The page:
With Zika virus outbreaks raising concerns about mosquito-borne illnesses, preventing bug bites has become just as important as avoiding sunburn when enjoying the great outdoors.

Focusing on preventive care, Doctors of Osteopathic Medicine, or DOs, consider how environmental and lifestyle factors impact your health. That is why DOs recommend incorporating mosquito repellent into your daily warm weather routine to help prevent the infection and spread of nearly a dozen illnesses caused by those pesky bites.

Global travel means diseases carried by mosquitos in other parts of the world can rapidly become a concern in the United States. Domestic mosquitos can spread diseases to home regions when they bite an infected individual who has recently returned from an infected area, says Ann T. MacIntyre, a Miami-based osteopathic physician specializing in infectious diseases.

“I recommend using insect repellent wherever there are active mosquitos to protect against mosquito-borne illnesses, which can have devastating consequences for some patients,” Dr. MacIntyre says.

Preventing Mosquito Bites

Avoiding mosquito bites is the best way to prevent diseases, including Zika virus, West Nile virus, dengue, chikungunya and malaria, all of which have been reported in the United States. While the current focus is on the Zika virus because of its association to severe birth defects and Guillain-Barre syndrome, it’s important to understand that mosquito bites aren’t an unavoidable summer nuisance; they’re a public health hazard, Dr. MacIntyre adds.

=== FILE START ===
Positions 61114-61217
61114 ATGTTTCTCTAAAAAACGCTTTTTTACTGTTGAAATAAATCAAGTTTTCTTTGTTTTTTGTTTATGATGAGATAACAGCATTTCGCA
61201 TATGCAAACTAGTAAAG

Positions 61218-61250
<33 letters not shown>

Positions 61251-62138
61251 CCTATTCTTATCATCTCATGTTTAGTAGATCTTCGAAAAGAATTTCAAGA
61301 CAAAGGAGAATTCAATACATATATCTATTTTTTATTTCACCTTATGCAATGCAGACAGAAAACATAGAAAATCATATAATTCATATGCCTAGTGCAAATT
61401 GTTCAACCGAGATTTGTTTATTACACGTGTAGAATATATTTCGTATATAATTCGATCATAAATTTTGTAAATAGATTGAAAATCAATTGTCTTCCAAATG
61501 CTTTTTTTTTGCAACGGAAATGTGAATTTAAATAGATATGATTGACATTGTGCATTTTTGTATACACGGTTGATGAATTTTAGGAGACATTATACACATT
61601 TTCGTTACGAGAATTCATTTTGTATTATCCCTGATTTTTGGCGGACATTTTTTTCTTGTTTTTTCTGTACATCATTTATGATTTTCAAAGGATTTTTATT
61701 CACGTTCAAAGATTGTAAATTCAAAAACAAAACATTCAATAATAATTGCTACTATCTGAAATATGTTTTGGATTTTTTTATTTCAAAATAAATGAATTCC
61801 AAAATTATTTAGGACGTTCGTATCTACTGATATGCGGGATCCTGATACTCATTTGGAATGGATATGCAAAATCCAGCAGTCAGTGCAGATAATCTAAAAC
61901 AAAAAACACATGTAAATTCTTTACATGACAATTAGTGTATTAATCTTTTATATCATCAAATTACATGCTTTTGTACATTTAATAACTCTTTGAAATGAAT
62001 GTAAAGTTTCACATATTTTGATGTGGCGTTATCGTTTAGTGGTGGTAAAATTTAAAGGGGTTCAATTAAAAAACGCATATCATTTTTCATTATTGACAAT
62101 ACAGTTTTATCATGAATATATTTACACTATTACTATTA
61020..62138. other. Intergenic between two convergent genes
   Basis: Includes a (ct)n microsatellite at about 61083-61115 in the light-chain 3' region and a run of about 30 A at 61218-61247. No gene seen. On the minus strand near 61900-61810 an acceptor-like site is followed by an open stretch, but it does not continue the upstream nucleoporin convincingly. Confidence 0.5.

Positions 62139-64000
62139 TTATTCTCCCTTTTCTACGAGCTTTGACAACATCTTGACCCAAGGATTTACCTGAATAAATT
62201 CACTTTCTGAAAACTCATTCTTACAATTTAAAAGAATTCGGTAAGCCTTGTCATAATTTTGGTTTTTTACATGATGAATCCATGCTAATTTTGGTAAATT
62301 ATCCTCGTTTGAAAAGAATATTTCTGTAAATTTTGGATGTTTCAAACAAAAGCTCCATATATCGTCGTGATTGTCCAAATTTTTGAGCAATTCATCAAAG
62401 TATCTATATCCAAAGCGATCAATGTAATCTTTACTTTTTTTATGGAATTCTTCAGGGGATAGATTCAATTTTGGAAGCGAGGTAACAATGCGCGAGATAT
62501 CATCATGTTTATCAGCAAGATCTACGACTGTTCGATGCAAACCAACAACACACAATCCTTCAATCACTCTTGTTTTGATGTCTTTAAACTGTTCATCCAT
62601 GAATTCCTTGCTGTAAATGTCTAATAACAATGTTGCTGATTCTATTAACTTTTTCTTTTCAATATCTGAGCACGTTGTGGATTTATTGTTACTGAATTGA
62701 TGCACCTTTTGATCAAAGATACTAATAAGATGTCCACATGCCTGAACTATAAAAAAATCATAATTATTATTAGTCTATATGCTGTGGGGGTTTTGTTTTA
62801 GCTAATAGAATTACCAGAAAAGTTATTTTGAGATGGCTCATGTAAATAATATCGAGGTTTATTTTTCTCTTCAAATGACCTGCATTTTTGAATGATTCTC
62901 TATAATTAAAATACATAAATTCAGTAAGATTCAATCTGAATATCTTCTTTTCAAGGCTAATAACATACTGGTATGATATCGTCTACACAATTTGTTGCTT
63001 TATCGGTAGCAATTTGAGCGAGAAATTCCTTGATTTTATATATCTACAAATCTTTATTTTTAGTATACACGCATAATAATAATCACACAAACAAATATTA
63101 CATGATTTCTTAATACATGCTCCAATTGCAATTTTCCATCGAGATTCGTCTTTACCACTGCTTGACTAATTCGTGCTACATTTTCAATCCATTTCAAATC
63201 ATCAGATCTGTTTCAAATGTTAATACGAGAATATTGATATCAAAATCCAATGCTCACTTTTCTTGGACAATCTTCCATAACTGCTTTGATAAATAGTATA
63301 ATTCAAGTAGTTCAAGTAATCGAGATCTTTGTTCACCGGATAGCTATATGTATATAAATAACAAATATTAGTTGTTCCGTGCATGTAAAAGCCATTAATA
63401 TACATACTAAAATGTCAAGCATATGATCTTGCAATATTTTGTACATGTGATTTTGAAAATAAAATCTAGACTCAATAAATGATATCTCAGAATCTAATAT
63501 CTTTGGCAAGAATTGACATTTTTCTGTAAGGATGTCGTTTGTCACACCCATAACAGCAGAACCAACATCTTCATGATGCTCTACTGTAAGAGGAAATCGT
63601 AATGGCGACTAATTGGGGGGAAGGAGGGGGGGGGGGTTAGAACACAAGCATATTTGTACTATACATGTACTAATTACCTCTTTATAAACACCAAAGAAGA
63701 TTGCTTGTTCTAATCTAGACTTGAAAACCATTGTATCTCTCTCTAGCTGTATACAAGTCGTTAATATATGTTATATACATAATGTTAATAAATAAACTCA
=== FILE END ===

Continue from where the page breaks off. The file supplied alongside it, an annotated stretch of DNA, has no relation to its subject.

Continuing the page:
The Centers for Disease Control and Prevention recommends taking these precautions to help prevent mosquito bites:

  • Use an Environmental Protection Agency registered insect repellent containing DEET, Picaridin, oil of lemon eucalyptus or IR3535, which are safe for children and pregnant women, according to the CDC.
  • Wear long sleeves and pants when the weather permits.
  • Keep mosquitos outside by using air conditioning and/or window and door screens.

Where Are Mosquitos?

Geography is increasingly less relevant in terms of managing your risk for mosquito-borne diseases, according to Mia Taormina, DO, FACOI, an osteopathic infectious disease and travel medicine specialist at DuPage Medical Group.

There are about 200 different species of mosquitos in the United States, all of which have specific habitats and bite behaviors. Knowing the peak bite times of the local mosquito population can help people stay safe and enjoy warm-weather activities.

Based on your travel destination know that:

  • Zika-carrying mosquitoes in Central and South America are daytime biters, so you can hike and bike in low-brush areas at dusk or dawn to limit your risk.
  • Feeding patterns are opposite in much of the Midwest, where the evening hours pose the highest risk.

“To help prevent disease caused by bites, I partner with my patients to develop an outdoor activity strategy specific to their destination,” Dr. Taormina adds.

photo by: Joshua | Ezzell